Sep 9, 2012

Lima, Peru: the beautiful and strange

There's that moment when you wake up in a strange place and you don't realize you're not in your own bed. And then something snaps you into awareness. On my first morning in Lima, it was the birds. The bizarre cawing birds, and then someone playing Björk on the stereo in the hostel courtyard just outside our room. Birds, Björk, people speaking in Spanish... and then it hit me: holy crap, I'm in Peru.

Street art in Miraflores, Lima, Peru
Lima is a city of contrast. The Spanish speaking-only taxi driver singing along to American Top 40 as he swerves haphazardly in and out of traffic lanes, the bright yellow colonial buildings of Central Lima's Plaza des Armes against the flat, permanently grey sky, the tiny empanada cart parked in front of a TGIFridays. It surprised me in many ways. Here's what we packed into our 2 days in Lima:
On day 1, we checked out Huaca Pucllana, which are 1,300 year old pre-Inka ruins (as in, 700 years older than Machu Picchu) that are basically right in the middle of the city. Here's one bizarre contrast: standing on an ancient pyramid looking out at high-rises across the street. High-rises which are also built on ancient ruins, because nobody knew they were there until 1991. Before that, HP was basically a mound of dirt that kids used for dirtbiking. Someone started digging, and soon found the remains of a ceremonial site. And the whole thing is built out of handmade clay bricks, with no mortar. Luckily Lima's in a desert - this thing would have melted in a week in Vancouver. 

Looking at ruins in the desert can make you thirsty, so we decided it was time for a beer break at our fantastic hostel, Condor's House. 24/7 bar with 3 different Peruvian beers on offer? Sold.
After some adult refreshments, the awesome/hilarious cook at our hostel, Bill, took us out for a walk along the cliffs in Miraflores, the main tourist area we were staying in. Not a bad view, despite Lima's ever-present grey sky. There are lots of pretty little parks along the cliffs and it's impossibly clean, although Bill said it wasn't always that way. There are security guards and policemen everywhere; you can tell Lima wants to keep its tourists feeling safe. It apparently also wants to keep them in shape:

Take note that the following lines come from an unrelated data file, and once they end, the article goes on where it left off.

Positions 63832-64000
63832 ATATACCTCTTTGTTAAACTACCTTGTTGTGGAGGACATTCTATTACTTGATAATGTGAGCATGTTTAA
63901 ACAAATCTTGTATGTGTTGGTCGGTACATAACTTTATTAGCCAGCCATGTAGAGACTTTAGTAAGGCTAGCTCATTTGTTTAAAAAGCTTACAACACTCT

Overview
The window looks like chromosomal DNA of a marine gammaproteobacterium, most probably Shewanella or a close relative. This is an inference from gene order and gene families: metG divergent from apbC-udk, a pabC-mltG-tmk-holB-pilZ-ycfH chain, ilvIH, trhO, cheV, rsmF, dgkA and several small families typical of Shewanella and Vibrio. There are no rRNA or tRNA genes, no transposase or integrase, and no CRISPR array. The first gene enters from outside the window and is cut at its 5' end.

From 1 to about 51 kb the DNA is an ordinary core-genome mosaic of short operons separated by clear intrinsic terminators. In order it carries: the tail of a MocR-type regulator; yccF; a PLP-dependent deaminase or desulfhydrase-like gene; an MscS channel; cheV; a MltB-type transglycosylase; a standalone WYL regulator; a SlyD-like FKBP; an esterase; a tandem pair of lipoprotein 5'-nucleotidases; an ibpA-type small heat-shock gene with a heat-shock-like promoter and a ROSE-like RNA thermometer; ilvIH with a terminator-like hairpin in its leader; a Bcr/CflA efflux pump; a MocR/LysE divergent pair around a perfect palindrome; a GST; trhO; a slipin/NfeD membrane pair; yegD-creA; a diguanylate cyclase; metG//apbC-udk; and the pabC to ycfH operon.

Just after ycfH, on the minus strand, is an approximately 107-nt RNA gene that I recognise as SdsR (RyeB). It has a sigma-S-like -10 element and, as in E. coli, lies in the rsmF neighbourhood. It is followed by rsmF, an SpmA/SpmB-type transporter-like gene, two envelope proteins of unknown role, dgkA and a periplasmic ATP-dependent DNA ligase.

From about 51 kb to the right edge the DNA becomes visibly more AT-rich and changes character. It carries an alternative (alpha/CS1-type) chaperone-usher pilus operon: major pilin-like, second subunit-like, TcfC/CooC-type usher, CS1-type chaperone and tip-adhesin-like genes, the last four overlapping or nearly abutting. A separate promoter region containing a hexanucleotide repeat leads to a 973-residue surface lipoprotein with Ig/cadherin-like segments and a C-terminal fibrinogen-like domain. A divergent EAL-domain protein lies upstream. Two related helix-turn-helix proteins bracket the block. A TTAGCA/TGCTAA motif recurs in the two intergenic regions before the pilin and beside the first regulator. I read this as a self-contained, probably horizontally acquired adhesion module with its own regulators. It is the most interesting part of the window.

We wandered up to check out Parque Kennedy, the main park in Miraflores (which has free public wi-fi, figure it out Vancouver). I didn't take any photos of it though, because I was too excited about the park next to it, otherwise known as "the cat park".
This tiny park is home to about 50 wild cats, who basically just hang out and look cute so people will feed them. They look healthier than some housecats I know, and apparently the city sterilizes them so they don't get out of control. I'm actually thinking about founding a Mount Pleasant cat park upon my return.

Later a crew from our hostel headed to Parque Reserva for one of the strangest yet fascinating tourist attractions I've seen - a nightly  laser light show, projected into a fountain, depicting all of the traditional dances of Peru. The photos didn't work out (you try being short in a crowd), but the many lit up fountains made for some other fun photo ops. After the fountains, we headed to the neighbourhood just south of Miraflores, Barranco. We crossed the hundred-year-old Bridge of Sighs and snapped these shots:

Finally, Bill took us all to his favourite bar, Sergeant Pepper's, where we watched a terrible Spanish band perform and quenched our thirst with Pisco Sours (SO GOOD) and beers.
Day two started with an amazing hungover sandwich feast at hostel-recommended La Lucha near Parque Kennedy. Sean and our new Albertan friend Evan had chiccharon (pork) sandwiches and handmade fries, which set them back a whole 12 soles (less than $6 CDN). Peru, I love you. After we filled up, we headed to Central Lima to check out some of the colonial churches and buildings.
The church in the last photo, Iglesias San Francisco, is a gorgeous building in itself, but the real highlight is the massive crypt in the basement which is home to more than 20,000 people's bones. They've unearthed one portion of it, and we took a tour through the dark, silent passageways. The bones are separated by type into different areas, and many are still intact after several hundred years. There's nothing quite like being underneath a 500-year-old church looking at a pile of femurs that belonged to 16th century Peruvians. It was insanely creepy and completely awesome. No photos allowed, but luckily we visited another cathedral nearby that had a much smaller, but equally authentic collection of bones, these ones belonging to high-ranking members of the church.
Day 2 ended with a visit to Lima's oldest bar - Bar Cordano - for some of Peru's national beer, Cuzcuena.
Cuzcuena comes in blanca and negra - both of which are pretty tasty. The negra's a bit sweet for my liking, but the blanca is a nice easy-drinking pilsner. And at 7 soles for a 650ml bottle, you can't go wrong.

Lima is beautiful & strange, and full of surprises. And the amount we were able to squeeze into two days is testament to just how much there is going on there. We weren't blown away, but we were left with the feeling that Lima has more to offer. And we'll be back at the end of our trip to find out what that is. Onward to Cusco!


  1. Great to hear about your travels. Keep the posts coming!

  2. I love that first photo. Agree with Joe, keep the posts coming!